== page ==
The Stilwell Road 70 years on
Over a period of four years Findlay Kember made a number of trips along the length of the Ledo-Burma Road - also known as The Stilwell Road - which runs from Ledo in India's north-eastern state of Assam, through Myanmar and ends in Kunming in the south-western Chinese province of Yunnan. Here he recounts the journey to mark the 70th anniversary of VJ Day.
This project was born out of a desire to provide a tribute to the sacrifice of those who laboured through the jungles of South Asia and to understand how the population of the present day are now using the road.
I had heard of US Army General Joseph Stilwell as a fearless commander of troops in World War Two in the Asian Theatre and the more I read about him, the more I wished to journey along the road which bore his name.
Named by Chinese Nationalist Leader Chiang Kai-shek after Stilwell who commanded US and Chinese troops in Myanmar (also known as Burma), the road was built during World War Two to deliver arms and supplies to the Chinese regime as an alternative to using an air route called The Hump, which involved Allied Forces flying from Ledo in India over the eastern Himalayas to Kunming.
Faced with natural barriers of malarial-infested jungles fuelled by monsoon rains and inhabited by predators large and small, mountain ranges topped by stony peaks and the dangers of continual enemy attacks, the reality of this enterprise was that soldiers and civilians alike endured horrific daily working conditions as they forged the route which led to it being dubbed A Man a Mile Road.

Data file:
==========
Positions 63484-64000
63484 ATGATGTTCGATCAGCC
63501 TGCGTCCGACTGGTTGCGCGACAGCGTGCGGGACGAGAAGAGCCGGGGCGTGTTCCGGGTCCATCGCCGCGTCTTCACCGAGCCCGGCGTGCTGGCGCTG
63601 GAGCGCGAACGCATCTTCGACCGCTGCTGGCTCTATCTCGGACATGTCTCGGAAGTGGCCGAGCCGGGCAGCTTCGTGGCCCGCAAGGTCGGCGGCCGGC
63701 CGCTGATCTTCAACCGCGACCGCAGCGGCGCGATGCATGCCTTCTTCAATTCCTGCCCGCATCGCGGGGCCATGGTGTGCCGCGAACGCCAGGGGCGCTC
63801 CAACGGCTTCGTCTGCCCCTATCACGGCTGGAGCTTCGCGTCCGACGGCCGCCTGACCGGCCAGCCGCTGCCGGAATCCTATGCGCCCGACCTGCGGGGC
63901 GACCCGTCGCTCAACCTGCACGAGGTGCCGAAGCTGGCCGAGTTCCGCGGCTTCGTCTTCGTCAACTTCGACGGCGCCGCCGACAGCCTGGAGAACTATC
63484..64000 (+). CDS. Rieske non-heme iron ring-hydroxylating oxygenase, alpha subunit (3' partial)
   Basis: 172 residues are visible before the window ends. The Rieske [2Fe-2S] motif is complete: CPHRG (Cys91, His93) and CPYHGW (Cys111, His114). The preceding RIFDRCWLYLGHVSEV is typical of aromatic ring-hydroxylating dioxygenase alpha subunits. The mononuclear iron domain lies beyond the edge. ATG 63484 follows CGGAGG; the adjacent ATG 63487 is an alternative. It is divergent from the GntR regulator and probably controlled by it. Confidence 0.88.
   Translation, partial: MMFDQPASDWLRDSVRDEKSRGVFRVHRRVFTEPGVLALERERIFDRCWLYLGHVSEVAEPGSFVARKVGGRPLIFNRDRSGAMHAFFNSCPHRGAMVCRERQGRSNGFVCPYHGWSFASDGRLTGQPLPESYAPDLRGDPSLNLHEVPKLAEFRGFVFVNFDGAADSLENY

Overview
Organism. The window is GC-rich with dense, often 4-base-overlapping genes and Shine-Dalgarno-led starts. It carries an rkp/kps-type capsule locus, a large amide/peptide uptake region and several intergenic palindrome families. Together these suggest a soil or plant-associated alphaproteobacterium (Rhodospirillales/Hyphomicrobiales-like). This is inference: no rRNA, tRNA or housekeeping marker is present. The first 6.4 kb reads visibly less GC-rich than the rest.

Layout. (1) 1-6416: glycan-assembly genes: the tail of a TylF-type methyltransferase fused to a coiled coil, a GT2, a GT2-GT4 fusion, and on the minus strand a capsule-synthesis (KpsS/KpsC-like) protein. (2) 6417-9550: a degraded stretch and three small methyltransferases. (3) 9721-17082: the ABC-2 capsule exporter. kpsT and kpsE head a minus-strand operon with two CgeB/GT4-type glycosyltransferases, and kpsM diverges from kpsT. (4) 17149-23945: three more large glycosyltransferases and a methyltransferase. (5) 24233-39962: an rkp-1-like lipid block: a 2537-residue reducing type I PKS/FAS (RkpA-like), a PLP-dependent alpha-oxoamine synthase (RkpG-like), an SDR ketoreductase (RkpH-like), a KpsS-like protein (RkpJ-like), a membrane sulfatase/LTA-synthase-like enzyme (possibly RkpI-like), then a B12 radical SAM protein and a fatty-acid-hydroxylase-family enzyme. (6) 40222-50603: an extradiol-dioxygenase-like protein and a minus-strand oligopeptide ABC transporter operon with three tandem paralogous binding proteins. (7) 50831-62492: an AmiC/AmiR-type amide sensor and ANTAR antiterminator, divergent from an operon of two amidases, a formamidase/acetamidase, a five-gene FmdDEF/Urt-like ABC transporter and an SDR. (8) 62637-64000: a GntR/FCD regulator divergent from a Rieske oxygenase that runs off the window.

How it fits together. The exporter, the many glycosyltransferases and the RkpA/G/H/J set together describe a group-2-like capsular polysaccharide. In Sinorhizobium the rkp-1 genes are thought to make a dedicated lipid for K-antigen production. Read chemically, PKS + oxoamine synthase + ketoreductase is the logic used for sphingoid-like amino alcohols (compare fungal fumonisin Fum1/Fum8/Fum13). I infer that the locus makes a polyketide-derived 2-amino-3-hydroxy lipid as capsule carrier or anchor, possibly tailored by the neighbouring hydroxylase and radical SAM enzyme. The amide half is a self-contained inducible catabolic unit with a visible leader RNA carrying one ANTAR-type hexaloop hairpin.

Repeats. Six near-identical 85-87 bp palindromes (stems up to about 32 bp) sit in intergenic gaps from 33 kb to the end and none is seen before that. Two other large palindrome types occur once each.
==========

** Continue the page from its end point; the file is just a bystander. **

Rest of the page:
The more I read about the area the more I became fascinated, not only of the time of World War Two but of the present day where I believe, as the link between the two great powers of India and China, the road can be a conduit for trade and understanding for the Asian continent.
Due to present day border restrictions it is not possible to cross the national borders across which the road travels. So, starting in late 2010, I made different trips to the three countries involved - India, Myanmar and China.
The final section which we undertook - I was accompanied as ever by my long-suffering wife - was as passengers on tiny Chinese 125cc scooters along the hilly jungle track between Namyun village and Pangsau Pass in northern Myanmar.
This six-hour journey was the highlight of the trip, not only because it was the end of our odyssey along the Stilwell Road, but mainly because the enthusiasm of the young men who piloted us through the heavily rutted muddy track was symbolic of the drive and determination of those men and women who built The Stilwell Road - surely the most fitting of tributes to them.
January 2015 saw the 70th anniversary of the completion of the first journey along the Stilwell Road, when in 1945 the main architect of the road, Lt Gen Lewis A Pick, led the convoy from Ledo to Kunming.